I just watched the second episode of season two of. I continue to be completely reeled in and did something I rarely do when it comes to something other than sporting events: I watched it live as it aired. No time shifting at all. One nice benefit is that my HD feed for AMC is the feed for the eastern time zone, so I can watch at 7pm. I wasn't disappointed.
I was wrong last week when I said that perhaps ratings for this show don't really matter much since apparently BMW was sponsoring it. While it's true that the entire first season of the show available via On-Demand ran with limited interruptions thanks to BMW, and the same held true for the premiere of season two, tonight had a few regular advertising pods.
The show is obviously targeting wealthy people older than the age of 34 and while season one seems to be sponsored by BMW via On-Demand, the On-Demand episode of the premiere of season two was sponsored by Viagra. BMW did advertise in tonight's airing and I thought one of the ads almost diabolical.
One of the great things aboutis that if you're any kind of wannabe cultural sociologist, the show paints a pretty fair (in my estimation) picture of how far we've come in the last 50 or so year, and how far we have to go. The first BMW commercial that ran was for the new V-8 with more horsepower and RPM. It seemed a bit opportunistic to me. They have you there in that 60s frame of mind, a time when oil and gas were cheap and seemed to flow freely. But it's 2008 now.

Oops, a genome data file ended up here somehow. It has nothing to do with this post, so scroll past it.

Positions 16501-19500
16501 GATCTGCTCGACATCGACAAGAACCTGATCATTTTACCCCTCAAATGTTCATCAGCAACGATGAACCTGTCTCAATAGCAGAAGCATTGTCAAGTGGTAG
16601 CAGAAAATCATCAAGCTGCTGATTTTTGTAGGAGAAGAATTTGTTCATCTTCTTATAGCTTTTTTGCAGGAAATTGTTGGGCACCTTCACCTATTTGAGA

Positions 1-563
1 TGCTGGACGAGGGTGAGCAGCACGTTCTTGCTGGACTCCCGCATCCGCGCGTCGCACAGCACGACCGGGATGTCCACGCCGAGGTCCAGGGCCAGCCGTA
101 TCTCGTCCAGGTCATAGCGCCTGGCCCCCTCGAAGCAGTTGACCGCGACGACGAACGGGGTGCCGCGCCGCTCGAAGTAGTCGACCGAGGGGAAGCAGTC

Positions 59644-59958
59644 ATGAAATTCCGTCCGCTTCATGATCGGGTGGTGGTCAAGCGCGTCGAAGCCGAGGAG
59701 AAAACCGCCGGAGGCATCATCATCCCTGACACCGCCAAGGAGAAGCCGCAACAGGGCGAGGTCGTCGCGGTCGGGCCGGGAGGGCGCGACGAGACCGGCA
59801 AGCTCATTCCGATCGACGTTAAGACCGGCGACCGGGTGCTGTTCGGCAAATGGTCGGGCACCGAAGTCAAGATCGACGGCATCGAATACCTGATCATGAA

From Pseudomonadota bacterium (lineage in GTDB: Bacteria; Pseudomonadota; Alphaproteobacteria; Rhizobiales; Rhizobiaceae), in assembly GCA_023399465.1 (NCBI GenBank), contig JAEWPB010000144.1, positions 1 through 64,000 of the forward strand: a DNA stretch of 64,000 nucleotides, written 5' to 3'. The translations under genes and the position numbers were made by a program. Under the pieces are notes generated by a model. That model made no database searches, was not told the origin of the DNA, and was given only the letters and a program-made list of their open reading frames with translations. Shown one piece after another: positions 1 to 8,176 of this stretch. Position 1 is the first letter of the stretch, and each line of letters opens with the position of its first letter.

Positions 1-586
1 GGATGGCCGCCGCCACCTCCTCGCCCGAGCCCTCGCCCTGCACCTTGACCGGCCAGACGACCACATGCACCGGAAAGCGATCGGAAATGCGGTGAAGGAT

Personally I have viewed most of the "green" initiatives as very well-planned marketing and advertising aimed at getting us to spend more money and (and this is important) feel better about ourselves without really accomplishing anything. I'm for, as my brother likes to say "real conservation". But real conservation involves using less of everything and keeping stuff until it's no longer usable rather than tossing it aside due to style.
On the other hand the BMW ad seemed just perfect for the show. A lot of people still want powerful sports cars, conservation or not. I think one of the thingsis trying to show us is that although a lot of things have changed in the last 50 years, some of the change is purely superficial. Then, as now, it's all about the money. If you'll buy it, they'll sell it.
I'm not really sure what to think about BMW, but either way, Mad Men is my favorite show right now. I guess so long as people are buying gas guzzlers, BMW will sell them (sure, they'll talk about all the efficiency improvements when it comes to gas consumption, but c'mon...). But if all that's going on anyway, it might as wellto pay for my favorite show. While I'm all for conservation, it's not like I'm going to boycott the show. I may however switch to On-Demand only viewing and roll the dice that it will be a Viagra ad.